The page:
Mortgage rates are soaring at a time when inflation, a stock market decline and a slowing job market have pressured American bank accounts.
Home prices are retracing after a long period of increased values, capped with a frenzied buying period earlier this year where people were placing offers well above asking price — sight unseen.
During the peak, internet home-buying companies proliferated quickly. The type you used to see only on hand-written street corner signs: Will buy your home in any condition. Cash offers.
But are these home-buying companies worthwhile? That’s what a listener of the Clark Howard Podcast recently asked.
Are Cash Home-Buying Companies Worth Considering?
To those of us used to traditional housing deals, where you list your home through a real estate agent and field offers, it’s hard to know what to make of the home-buying companies.
The topic came up on the Dec. 5 podcast episode.
Richard in California asked: “I want to know if Clark has an opinion on the many home-buying companies advertising on TV who say they will pay cash for as-is properties.”
At one point in time, these companies were only beefing up a frothy home marketplace. Clark got 17 solicitations from these types of companies in his mail in a single month for an investment property he owns.
Sometimes the offers from home-buying companies became competitive. They often offered a set, non-negotiable price minus a fee. In many cases, it turns out, those offers were too generous.
“This became a phenomenon back in the early 2000s before the real estate bust and became again with the big run-up in prices over the last five years. And this became a dare-to-be-rich thing,” Clark says.
“A lot of people want to buy your house. You don’t have to worry about listing it on the market and all that. And [these companies] were able to make money for years just from the continual price appreciation we were seeing in the market. They [gave] generous offers for years. That’s over.”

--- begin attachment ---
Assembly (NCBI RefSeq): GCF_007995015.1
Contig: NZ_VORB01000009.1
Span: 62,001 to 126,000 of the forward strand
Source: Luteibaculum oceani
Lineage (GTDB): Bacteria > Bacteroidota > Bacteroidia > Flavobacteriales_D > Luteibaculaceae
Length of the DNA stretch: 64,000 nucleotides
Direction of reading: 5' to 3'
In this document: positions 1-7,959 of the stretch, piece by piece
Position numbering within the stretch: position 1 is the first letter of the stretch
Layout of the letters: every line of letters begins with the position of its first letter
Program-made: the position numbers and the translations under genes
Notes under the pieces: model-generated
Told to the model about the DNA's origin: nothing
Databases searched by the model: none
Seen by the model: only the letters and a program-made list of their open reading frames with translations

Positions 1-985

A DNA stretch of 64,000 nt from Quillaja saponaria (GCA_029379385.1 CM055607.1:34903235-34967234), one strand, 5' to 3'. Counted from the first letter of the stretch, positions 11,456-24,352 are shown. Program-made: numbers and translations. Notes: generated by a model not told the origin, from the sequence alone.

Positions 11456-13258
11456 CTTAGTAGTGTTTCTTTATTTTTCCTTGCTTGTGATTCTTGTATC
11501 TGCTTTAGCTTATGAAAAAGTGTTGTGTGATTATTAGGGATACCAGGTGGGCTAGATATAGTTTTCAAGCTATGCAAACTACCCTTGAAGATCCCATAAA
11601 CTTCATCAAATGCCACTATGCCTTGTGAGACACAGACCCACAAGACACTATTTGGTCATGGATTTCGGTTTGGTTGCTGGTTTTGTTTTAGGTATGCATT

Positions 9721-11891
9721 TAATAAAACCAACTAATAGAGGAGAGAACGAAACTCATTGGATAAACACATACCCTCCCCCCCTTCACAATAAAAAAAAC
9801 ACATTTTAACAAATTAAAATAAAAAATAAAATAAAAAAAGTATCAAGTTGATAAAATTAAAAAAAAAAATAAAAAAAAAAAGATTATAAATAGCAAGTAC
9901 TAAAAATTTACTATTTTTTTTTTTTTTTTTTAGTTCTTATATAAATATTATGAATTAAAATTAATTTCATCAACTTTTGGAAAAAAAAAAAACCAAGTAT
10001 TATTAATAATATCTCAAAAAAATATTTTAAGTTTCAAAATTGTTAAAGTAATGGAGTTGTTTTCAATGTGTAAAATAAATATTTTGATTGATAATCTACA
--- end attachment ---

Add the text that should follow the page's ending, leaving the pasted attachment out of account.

A New Era for Home-Buying Companies
Zillow, one of the well-capitalized e-buyers, shut down its program. Other big organizations have been laying off employees.
In other words, don’t expect one of these companies to give you an offer that’s equal to the fair market value of your house. You’d have to sell your home to one of these entities below market value.
It’s still good that they’re providing some level of market liquidity at a time when the number of would-be home-buyers is shrinking dramatically. But unless you’re in a desperate position, it’s probably not a good idea.
“Offers you’re going to get now from people who say, ‘We’ll buy any house,’ they’re going to be at meaningful discounts. So you have to have a specialized circumstance where you need the certainty,” Clark says.
“Are they legitimate offers? Almost always yes. Are they going to be good prices for your home? Not necessarily.”
If you’re curious like Richard was, home-buying companies are almost always legitimate. Especially the ones that advertise on TV. But that doesn’t mean you’ll like their offers.
The market for homes right now is drastically different than it was a year ago. So home-buying companies looking to flip your real estate for a profit need to purchase at a significant discount to make money.
They do present an option if you are in a special circumstance where you need the cash immediately.